K-2 students come to the Computer Lab weekly for a 45-minute lesson with the school’s technology coach, Mrs. Imken. Mrs. Imken also consults with classroom teachers for grades 3-5, which have Chromebooks for each child in the classroom. For Pre-K, Mrs. Imken teaches a combined Library and Computer lesson once every two weeks with Ms. Meyer, the school’s Librarian.
The Computer Lab has 30 new iMacs that were provided by the 2017 Bond Package. Three large bulletin boards in the lab display recent student projects. Mrs. Imken is dedicated to helping all students gain confidence and be successful in their use of technology. Because technology changes so fast, her goal is for the students to acquire skills that will be useful in mastering whatever technology challenges they will face in the future.
Davis’ approach to teaching technology is to integrate it into the core curriculum (math, science, language arts, and social studies) rather than to teach it in isolation. This means that the activities in the Computer Lab usually relate to a current unit of study in the classroom. Planning these activities is a joint responsibility for Mrs. Imken and the classroom teachers; the teacher presents the lesson and models the activity in the Computer Lab while Mrs. Imken provides coaching. Although the activities vary somewhat from year to year, Davis is guided by the Technology Applications section of the Texas Essential Knowledge and Skills. The six strands of the Technology Applications TEKS emphasize that students should be creators of digital products rather than just consumers of digital content, and Mrs. Imken is in complete agreement with this philosophy. Some of the activities from years past are listed below as examples of what work may be done in each grade.
In Kindergarten, we initially focus on basic mouse and keyboard skills. A great program for developing mouse control is KidPix, which the students use to draw and paint pictures about topics being studied in the classroom; examples of their creations are: apple orchards, spider webs, pumpkins, snowmen, plants, fish, ponds, cards for Valentine’s Day, Mother’s Day, & Thanksgiving, and their own self-portrait. We use KidSpiration, a graphic organizer program, to make a pictograph of their favorite farm animal, a Venn diagram comparing fish and whales, as well as “fact webs” to organize their knowledge about seasons, Texas symbols, the ladybug life cycle, and animal classification. Basic web browsing skills and user interface skills are introduced and practiced throughout the year.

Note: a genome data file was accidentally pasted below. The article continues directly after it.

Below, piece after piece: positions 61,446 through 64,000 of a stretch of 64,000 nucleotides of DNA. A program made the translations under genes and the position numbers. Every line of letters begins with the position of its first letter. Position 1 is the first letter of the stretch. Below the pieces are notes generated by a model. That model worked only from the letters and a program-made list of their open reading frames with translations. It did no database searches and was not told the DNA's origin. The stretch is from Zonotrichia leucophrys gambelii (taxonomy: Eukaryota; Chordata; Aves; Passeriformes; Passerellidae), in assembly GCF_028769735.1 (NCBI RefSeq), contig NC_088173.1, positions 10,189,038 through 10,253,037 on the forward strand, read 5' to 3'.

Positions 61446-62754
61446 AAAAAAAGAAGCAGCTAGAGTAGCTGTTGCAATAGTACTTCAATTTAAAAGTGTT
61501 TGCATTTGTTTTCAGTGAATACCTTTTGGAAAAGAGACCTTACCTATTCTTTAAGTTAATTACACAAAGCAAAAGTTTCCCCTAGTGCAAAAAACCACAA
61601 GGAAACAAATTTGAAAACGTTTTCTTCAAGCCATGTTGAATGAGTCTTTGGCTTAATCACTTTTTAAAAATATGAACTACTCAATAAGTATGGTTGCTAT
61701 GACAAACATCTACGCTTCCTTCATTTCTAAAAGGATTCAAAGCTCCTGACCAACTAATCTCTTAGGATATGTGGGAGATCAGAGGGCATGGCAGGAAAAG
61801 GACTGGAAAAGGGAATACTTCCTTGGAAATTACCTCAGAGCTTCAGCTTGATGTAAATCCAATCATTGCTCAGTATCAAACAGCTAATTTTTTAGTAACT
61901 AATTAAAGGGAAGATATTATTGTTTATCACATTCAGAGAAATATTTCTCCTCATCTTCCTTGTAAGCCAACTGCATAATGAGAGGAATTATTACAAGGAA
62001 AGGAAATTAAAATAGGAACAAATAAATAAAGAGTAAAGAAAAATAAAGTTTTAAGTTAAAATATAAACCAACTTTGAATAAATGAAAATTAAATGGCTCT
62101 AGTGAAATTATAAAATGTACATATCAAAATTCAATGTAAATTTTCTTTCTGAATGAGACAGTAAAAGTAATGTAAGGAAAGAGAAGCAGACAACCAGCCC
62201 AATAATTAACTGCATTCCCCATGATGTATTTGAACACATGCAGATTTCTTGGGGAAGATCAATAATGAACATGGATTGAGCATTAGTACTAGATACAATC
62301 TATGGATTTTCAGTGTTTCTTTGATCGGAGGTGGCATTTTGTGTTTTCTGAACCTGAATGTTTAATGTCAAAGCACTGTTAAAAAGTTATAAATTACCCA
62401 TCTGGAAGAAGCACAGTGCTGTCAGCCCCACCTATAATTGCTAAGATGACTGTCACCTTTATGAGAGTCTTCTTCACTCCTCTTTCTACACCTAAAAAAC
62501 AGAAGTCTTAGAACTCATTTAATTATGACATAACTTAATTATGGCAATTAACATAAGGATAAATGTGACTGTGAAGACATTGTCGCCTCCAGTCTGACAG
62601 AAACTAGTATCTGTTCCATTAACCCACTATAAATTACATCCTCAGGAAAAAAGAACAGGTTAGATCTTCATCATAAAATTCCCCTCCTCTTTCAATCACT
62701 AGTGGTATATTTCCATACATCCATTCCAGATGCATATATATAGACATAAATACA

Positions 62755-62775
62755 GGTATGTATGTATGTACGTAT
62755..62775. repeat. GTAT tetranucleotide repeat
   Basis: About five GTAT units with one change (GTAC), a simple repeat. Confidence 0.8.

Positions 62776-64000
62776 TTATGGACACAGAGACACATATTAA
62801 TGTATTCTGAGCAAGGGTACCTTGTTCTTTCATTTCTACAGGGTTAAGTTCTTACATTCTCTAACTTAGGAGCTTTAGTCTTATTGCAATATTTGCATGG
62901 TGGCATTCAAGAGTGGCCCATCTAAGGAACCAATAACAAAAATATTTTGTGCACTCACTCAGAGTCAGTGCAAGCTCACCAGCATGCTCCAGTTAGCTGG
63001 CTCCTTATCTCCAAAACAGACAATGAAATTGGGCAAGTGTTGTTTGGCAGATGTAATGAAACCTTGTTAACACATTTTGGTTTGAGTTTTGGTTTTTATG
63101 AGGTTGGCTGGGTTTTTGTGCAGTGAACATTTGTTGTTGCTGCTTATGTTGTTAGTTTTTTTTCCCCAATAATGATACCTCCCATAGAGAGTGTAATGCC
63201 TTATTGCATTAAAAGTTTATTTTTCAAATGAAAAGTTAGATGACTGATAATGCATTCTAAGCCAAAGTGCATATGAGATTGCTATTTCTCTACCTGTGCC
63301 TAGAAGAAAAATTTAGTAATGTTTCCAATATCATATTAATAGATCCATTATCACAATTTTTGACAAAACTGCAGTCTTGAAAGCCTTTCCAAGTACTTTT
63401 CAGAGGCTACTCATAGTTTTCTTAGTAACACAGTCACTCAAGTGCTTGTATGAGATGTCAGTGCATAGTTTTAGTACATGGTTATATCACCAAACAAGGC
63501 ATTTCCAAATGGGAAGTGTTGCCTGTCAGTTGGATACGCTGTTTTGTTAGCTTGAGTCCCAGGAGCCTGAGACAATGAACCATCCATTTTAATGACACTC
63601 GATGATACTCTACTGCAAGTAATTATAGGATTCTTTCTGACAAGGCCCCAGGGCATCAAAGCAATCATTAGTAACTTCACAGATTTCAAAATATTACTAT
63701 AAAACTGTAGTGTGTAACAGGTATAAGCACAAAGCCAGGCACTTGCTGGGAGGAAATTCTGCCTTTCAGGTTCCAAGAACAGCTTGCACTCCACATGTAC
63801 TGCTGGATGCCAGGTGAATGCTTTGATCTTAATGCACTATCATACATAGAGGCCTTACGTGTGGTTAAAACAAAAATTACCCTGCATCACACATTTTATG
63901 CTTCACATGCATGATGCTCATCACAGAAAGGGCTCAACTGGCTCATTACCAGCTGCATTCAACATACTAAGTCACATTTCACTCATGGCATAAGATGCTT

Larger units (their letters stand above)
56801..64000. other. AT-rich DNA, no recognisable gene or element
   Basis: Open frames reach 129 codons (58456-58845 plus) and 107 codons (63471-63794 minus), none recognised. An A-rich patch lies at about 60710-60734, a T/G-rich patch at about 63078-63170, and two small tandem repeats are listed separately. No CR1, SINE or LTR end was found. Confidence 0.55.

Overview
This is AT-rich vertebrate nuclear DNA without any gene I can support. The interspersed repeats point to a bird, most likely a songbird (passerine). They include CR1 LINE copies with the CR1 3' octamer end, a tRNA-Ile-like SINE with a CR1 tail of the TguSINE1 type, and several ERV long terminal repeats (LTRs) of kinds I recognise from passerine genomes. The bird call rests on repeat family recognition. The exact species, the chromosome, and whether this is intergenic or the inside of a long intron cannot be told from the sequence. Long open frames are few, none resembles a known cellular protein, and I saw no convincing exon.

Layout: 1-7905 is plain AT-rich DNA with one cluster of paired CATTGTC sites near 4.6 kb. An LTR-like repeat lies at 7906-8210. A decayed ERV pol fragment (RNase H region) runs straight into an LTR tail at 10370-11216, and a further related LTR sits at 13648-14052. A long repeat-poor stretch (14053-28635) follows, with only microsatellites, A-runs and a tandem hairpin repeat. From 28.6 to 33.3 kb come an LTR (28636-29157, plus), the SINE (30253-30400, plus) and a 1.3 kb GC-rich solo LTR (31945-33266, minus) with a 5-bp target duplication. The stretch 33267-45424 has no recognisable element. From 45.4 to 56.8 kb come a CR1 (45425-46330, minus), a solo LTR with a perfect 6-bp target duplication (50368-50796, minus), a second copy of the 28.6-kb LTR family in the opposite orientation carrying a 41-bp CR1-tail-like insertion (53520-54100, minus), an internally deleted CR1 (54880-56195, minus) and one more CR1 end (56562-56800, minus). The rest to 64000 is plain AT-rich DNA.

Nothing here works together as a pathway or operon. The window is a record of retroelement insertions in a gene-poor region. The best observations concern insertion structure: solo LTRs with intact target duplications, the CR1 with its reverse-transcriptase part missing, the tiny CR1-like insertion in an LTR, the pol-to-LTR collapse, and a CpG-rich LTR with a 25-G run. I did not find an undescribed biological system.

First graders build on the basic technology skills learned in Kindergarten to produce digital products with much greater text content. They start with typing lists of simple sentences and move on to creating non-fiction paragraphs, short narratives, and poems. Although they still primarily use KidPix for their writing projects, they learn the basic formatting concepts that they will use later in word processing. They continue to use KidSpiration to produce Venn diagrams and other graphic representations of facts, and also learn the basics of other programs such as ComicLife, Excel and PowerPoint. Their products include a survey table and graph in Excel, a PowerPoint slideshow about landforms, ComicLife pages about extreme weather and Presidents Washington and Lincoln, mini-books about Texas symbols, plant parts, and rocky seashore animals, and a Mother’s Day book.